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16 Oct

Could Traveling To Green Destinations Make You Happier?

green-landscapes

I had woken up at 6:00 a.m. to get to Waimea Canyon State Park on Kauai by sunrise, squeezing it in ahead of a packed day. After about an hour of driving from the Grand Hyatt in Koloa, I pulled over at a lookout and leaned against the metal fence, staring out into the gorge where chestnut browns met emerald green hues. I stood there for 10 minutes, completely entranced by the rugged terrain and distinctive grooves that ran through the hills, before jumping back in my car and continuing upward.

I stopped at three more viewpoints along the way, ending in Koke‘e State Park, catching glimpses of Kalalau Valley and the Na Pali Coast, and spent about an hour completely wrapped up in the verdant landscapes before my eyes. A kind of bliss had washed over me. As I drove down to Warehouse 3540 to pick up lunch at Roots in Culture and some amazing artisanal shave ice at The Fresh Shave, I thought this through a little more and it dawned on me that I’ve felt similarly in other atmospheres. There was my recent trip to Champagne, France, where I felt at peace looking out at the leafy vineyards. Then there was that time I hopped on a puddle jumper from Belize City to Placencia, soaring over thousands of acres of forest, in complete awe over how much was intact. Which got me thinking: If there are scientific reasons for why we’re happier near water, what of lush green surroundings?

I reached out to UCLA’s psychology clinic director Danielle Keenan-Miller, PhD, who told me that “there has been a fair amount of research linking exposure to ‘green’ spaces to improved psychological health, reduced stress, improved immune functioning, and enhanced physical activity.” And with the growing amount of studies over the past several years suggesting plants in the workplace help improve productivity and increase happiness, this doesn’t come as a big surprise (although it’s reassuring to know that there’s scientific evidence). I look into what the hue itself means: The first line of an email I receive from Constance Hart, color therapy expert and founder of Conscious Colors, reads: “The color green is truly nature’s healing color.” Aha! And because it’s “set right in the middle of the visible spectrum, green reflects balance. Exposure to green can help balance any overactive state in the physical body, mind, and thus, emotions,” Hart writes.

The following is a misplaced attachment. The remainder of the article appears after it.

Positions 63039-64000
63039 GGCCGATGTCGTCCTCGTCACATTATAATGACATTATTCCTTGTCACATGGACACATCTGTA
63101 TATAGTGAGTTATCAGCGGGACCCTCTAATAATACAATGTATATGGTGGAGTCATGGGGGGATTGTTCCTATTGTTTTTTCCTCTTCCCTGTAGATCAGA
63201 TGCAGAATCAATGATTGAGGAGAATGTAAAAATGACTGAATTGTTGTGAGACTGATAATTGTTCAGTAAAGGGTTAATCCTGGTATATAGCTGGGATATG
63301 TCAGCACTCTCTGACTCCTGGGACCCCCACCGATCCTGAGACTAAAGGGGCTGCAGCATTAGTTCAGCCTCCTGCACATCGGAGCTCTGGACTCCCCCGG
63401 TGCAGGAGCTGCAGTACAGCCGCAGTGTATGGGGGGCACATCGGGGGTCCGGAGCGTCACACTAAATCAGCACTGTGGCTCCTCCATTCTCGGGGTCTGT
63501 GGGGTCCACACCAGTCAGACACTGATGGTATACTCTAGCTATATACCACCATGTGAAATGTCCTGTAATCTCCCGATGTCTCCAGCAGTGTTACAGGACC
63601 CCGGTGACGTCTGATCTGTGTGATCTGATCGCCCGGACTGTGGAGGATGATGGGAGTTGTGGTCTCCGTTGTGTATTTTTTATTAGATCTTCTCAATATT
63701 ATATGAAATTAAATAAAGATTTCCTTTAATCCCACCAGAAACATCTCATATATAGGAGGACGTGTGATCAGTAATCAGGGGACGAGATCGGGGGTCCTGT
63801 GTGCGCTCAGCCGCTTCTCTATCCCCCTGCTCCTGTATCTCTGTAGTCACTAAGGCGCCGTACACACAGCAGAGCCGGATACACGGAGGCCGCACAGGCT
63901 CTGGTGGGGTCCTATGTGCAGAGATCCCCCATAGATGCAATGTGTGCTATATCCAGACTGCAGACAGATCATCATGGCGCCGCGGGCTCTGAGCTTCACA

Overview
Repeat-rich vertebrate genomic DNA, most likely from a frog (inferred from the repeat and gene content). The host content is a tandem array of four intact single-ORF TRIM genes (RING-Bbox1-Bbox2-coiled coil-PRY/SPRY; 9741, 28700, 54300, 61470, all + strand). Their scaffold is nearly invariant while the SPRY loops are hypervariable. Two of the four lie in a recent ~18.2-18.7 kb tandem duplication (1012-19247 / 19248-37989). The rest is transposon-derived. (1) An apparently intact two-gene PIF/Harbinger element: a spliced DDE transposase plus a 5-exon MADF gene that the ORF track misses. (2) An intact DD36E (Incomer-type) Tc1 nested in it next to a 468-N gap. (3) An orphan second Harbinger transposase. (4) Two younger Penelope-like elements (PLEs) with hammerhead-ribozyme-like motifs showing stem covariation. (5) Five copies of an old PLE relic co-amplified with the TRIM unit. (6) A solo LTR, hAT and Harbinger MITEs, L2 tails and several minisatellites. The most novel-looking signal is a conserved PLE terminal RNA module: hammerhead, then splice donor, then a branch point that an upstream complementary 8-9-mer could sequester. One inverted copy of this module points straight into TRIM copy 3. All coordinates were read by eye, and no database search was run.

And there it was, the thing I couldn’t quite put my finger on: balance. It’s an attribute I’ve lacked since college, where the scale heavily tilted towards the “work” end of the elusive work-life balance seesaw—perhaps the reason I couldn’t recognize the trait. But it was on my vacations to verdant destinations that I felt like both my mind and body were able to recalibrate—more so than near water, but that’s possibly because I have a slight fear of what creatures lie in its depths—and Hart had summed it up for me in three simple sentences.

Ala Kukui in Hana, Maui
 / Photo: Courtesy of Christina Liao
Ala Kukui in Hana, Maui / Photo: Courtesy of Christina Liao

This is perhaps why many retreats are nestled in grassy pastures and ensconced by leafy trees. The Arrigo Programme, for example, is held in the meadows of rural Somerset, England. “We consider nature to be a potent part of the holding of the retreats,” says founder Fiona Arrigo. Greenery surrounds the guests’ country cottages, and the retreat gathers fresh water from an ancient spring. Then there’s Ala Kukui, a community-based cultural center steeped in Hawaiian tradition that doubles as a retreat in Hana, Maui. Despite having neither in-room Wi-Fi nor reliable cell service, the inviting and picturesque blankets of monkeypods and palms compensate for the forced disconnection. But there’s so much more to it than what meets the eye. The property’s executive director, Kaui Kanakaole, tells me that the greenery of Hawaii’s forests is sacred in her culture. “The trees and plants that make up the upper forests have a hierarchy of importance according to their role in the water cycle (transpiration), because water is wealth. The forests in the upper regions or higher elevations are called wao akua, or godly space. We respect and care for our trees and understory that make up the forest because it brings us water, and water is life,” Kanakaole explains. So not only does vegetation play a soothing role, but in Hawaiian culture it’s also regarded as divine.

Whichever way I look at it, it has become evident to me that the positive effects of green spaces weren’t just something I fabricated in my mind. Being a city slicker probably plays a substantial role, too, given that in New York I’m constantly surrounded by what Keenan-Miller describes as “busy and important stimuli, like noisy cars, that dramatically grab attention,” and seldom exposed to nature, which is “filled with interesting, but less jarring stimuli.” (To top it all off, she points out a study by Marc G. Berman, John Jonides, and Stephen Kaplan that suggests that escaping urban environments for natural ones has restorative effects on health, memory, and attention.)

And while Keenan-Miller notes that “research as a whole does not suggest that a trip away to a lush campsite or rainforest is necessary for [the aforementioned] benefits; even well-constructed green spaces in urban areas show similar [ones],” the jet-setter in me can’t help but see this as another reason to travel more, prioritizing wide-open green spaces as I go.

From Vogue

Hannah Kim
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